For some people, “visual storytelling” means photographs. For others, it means film or video. An epic movie such as the Lord of the Rings trilogy may spring to mind — and few would disagree with that as a fine example of visual storytelling.
For news organizations without their own branded CMS, Blogger is one of the top blogging platforms out there. However, it’s no secret that WordPress is favored amongst blogging types for its extreme customizability and clean navigation. Today, Google announced a much-needed overhaul of the entire editing and management Blogger system, a move which will align the UI with their recent Gmail and Calendar redesigns. So, what’s different?
This is the first of three co-ordinated learning programmes designed to form a comprehensive guide to the use of social media for journalism. It fits into the first level of tution at MMJ, the one called Getting Started.
As such it sits alongside the other subjects that you'll find at the Getting Started level in the textbook and on this companion website.
It is currently available exclusively on the website, but will be adapted for inclusion in future editions of the MMJ print and ebook.
Tool of the week: ifttt, shorthand for “if this then that”. What is it? This tool is still in private beta but it is worth applying for an invitation and waiting to see when it goes public as it promises interesting possibilities for journalists.
10 Photography Apps for AndroidBusiness InsiderWhether you're new to taking photos on your Android device, or you're tired of seeing predominantly iOS photography app guides out there, here are 10 Android-specific photography apps for you to peruse...
The buzzwords for social media editors at news outlets are conversation, curation and collaboration. But when using Twitter and its ilk to collect and disseminate news in real-time, another word is becoming just as important: corroboration.
App of the week: PressReader Operating systems: Apple (iPhone and iPad), Android, HoneyComb BlackBerry and Windows Cost: Free (but you pay $0.99 per download after you’ve used seven free credits) What is it and how is it of use to journalists?
"Stories of the recently released material is being shared on twitter under the #wlfind hashtag. The site www.cablegatesearch.net is a powerful tool for those scouring the cables: it enables keyword searches for over 140,000 released cables. This page also has a ‘comments’ field where readers can share research and valuable contextual knowledge regarding the cables, as well as link cables across themes and countries. Crowdsourcing allows for the significance of the material to grow organically: along with readers’ geographical diversity comes a diversification of subject matters and a plurality of angles." Crowdsourcing is not at odds with journalism. WikiLeaks has witnessed how the #wlfind hashtag has led to stories being published in the mainstream press. The crowdsourcing of the bulk of the cables will assist journalists to sift through the tens if not hundreds of thousands of cables relating to the contemporary history of their own region. Readers are discovering that even the media organisations with the most resources, WikiLeaks’ original partners, do not have the capacity to sift through all the cables nor report on all the big stories. It is a shared responsibility, then, for citizens, journalists, and researchers to comb through the material and find its local and global significance. Those stories that established media organisations are unable or unwilling to report on due to fear of being sued, or conflict of interest, or both, should nevertheless be in the public domain and available for everyone to access. "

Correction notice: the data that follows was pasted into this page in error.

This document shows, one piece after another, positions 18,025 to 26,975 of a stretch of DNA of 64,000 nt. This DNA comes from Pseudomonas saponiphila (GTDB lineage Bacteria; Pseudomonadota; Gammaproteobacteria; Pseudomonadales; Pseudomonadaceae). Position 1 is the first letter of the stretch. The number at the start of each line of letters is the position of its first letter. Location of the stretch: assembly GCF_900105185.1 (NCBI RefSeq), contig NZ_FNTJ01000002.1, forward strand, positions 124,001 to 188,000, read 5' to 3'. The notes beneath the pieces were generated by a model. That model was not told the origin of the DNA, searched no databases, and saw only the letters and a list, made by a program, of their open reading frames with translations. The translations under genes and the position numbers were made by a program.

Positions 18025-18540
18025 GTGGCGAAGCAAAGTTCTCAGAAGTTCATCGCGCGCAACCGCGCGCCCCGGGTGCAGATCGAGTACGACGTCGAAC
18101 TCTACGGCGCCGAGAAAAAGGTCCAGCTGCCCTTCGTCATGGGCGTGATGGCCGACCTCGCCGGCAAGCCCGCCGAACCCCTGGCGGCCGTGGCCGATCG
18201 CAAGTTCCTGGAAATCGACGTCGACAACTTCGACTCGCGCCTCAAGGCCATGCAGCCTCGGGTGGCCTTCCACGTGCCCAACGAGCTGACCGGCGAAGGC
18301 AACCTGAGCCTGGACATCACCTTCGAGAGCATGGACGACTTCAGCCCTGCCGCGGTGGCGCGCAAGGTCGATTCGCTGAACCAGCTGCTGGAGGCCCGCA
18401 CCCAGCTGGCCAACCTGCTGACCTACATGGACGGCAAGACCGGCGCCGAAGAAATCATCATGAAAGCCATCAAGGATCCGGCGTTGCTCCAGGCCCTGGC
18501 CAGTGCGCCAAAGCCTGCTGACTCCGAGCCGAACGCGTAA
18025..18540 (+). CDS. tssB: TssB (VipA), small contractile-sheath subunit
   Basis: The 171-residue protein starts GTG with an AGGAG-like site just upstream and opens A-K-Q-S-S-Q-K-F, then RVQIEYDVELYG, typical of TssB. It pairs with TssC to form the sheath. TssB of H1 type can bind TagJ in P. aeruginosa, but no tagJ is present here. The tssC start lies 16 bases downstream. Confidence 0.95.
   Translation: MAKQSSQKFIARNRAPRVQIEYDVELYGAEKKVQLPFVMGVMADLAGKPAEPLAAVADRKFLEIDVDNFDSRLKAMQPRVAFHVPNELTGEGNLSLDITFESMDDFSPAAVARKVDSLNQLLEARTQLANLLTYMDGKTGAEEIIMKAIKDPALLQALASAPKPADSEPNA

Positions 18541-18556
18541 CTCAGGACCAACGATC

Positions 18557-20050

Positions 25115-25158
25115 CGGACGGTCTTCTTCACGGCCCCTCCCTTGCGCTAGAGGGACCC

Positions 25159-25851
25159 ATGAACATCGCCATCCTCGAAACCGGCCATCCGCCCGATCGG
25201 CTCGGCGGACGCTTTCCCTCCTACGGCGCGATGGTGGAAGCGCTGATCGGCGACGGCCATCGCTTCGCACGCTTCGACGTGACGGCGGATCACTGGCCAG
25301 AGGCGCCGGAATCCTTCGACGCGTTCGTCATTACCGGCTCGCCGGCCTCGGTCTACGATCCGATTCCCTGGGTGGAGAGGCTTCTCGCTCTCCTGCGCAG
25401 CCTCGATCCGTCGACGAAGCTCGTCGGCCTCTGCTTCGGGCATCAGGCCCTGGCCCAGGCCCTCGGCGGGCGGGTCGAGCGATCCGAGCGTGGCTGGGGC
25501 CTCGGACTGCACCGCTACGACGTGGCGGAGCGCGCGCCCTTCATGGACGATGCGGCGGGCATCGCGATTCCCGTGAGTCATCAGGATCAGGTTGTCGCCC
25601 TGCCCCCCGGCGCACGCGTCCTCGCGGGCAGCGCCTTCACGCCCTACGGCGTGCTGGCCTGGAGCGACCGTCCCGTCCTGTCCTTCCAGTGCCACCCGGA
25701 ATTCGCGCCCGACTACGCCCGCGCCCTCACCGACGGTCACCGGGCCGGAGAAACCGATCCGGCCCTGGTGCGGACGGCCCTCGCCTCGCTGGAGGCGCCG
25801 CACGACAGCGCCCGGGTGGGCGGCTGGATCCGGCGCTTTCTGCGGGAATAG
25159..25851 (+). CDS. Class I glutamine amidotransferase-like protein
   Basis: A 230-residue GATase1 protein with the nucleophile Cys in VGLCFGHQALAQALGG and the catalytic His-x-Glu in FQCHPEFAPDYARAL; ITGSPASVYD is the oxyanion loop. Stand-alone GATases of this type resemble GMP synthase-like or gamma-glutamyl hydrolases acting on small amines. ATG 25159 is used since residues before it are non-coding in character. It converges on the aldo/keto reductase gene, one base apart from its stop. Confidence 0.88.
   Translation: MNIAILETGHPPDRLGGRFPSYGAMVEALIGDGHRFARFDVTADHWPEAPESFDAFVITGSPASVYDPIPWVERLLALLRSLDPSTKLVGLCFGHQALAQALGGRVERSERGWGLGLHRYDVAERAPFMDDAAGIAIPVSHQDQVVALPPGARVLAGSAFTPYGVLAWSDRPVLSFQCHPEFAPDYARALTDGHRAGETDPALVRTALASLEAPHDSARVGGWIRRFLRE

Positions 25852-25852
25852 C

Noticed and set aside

Introducing foursquare Follow Friday (for Lists!): university edition. Sep 02nd. Though we only launched Lists two weeks ago, hundreds of thousands have already been created. To help highlight some of the amazing ones, we're kicking off ...
Curating news is and will be an essential part of any journalistic endeavor. By curating news on specific topics everyday Journalist will build valuable assets that will help them draw on existing research to quickly author new articles.
An article in the latest issue of Press Gazette asks what's journalism's job in the aftermath of last months riots?
The question is posed by Kevin Marsh, the former editor of the Today programme and of the BBC College of Journalism. He writes: "Is it good enough for us to say it's not our job to help solve problems? That all we do is report, call to account, point out the problems and opine?
"Can we imagine a world where journalists aren't just bystanders? Where it's our responsibility, as it is of other citizens , to help society go well?"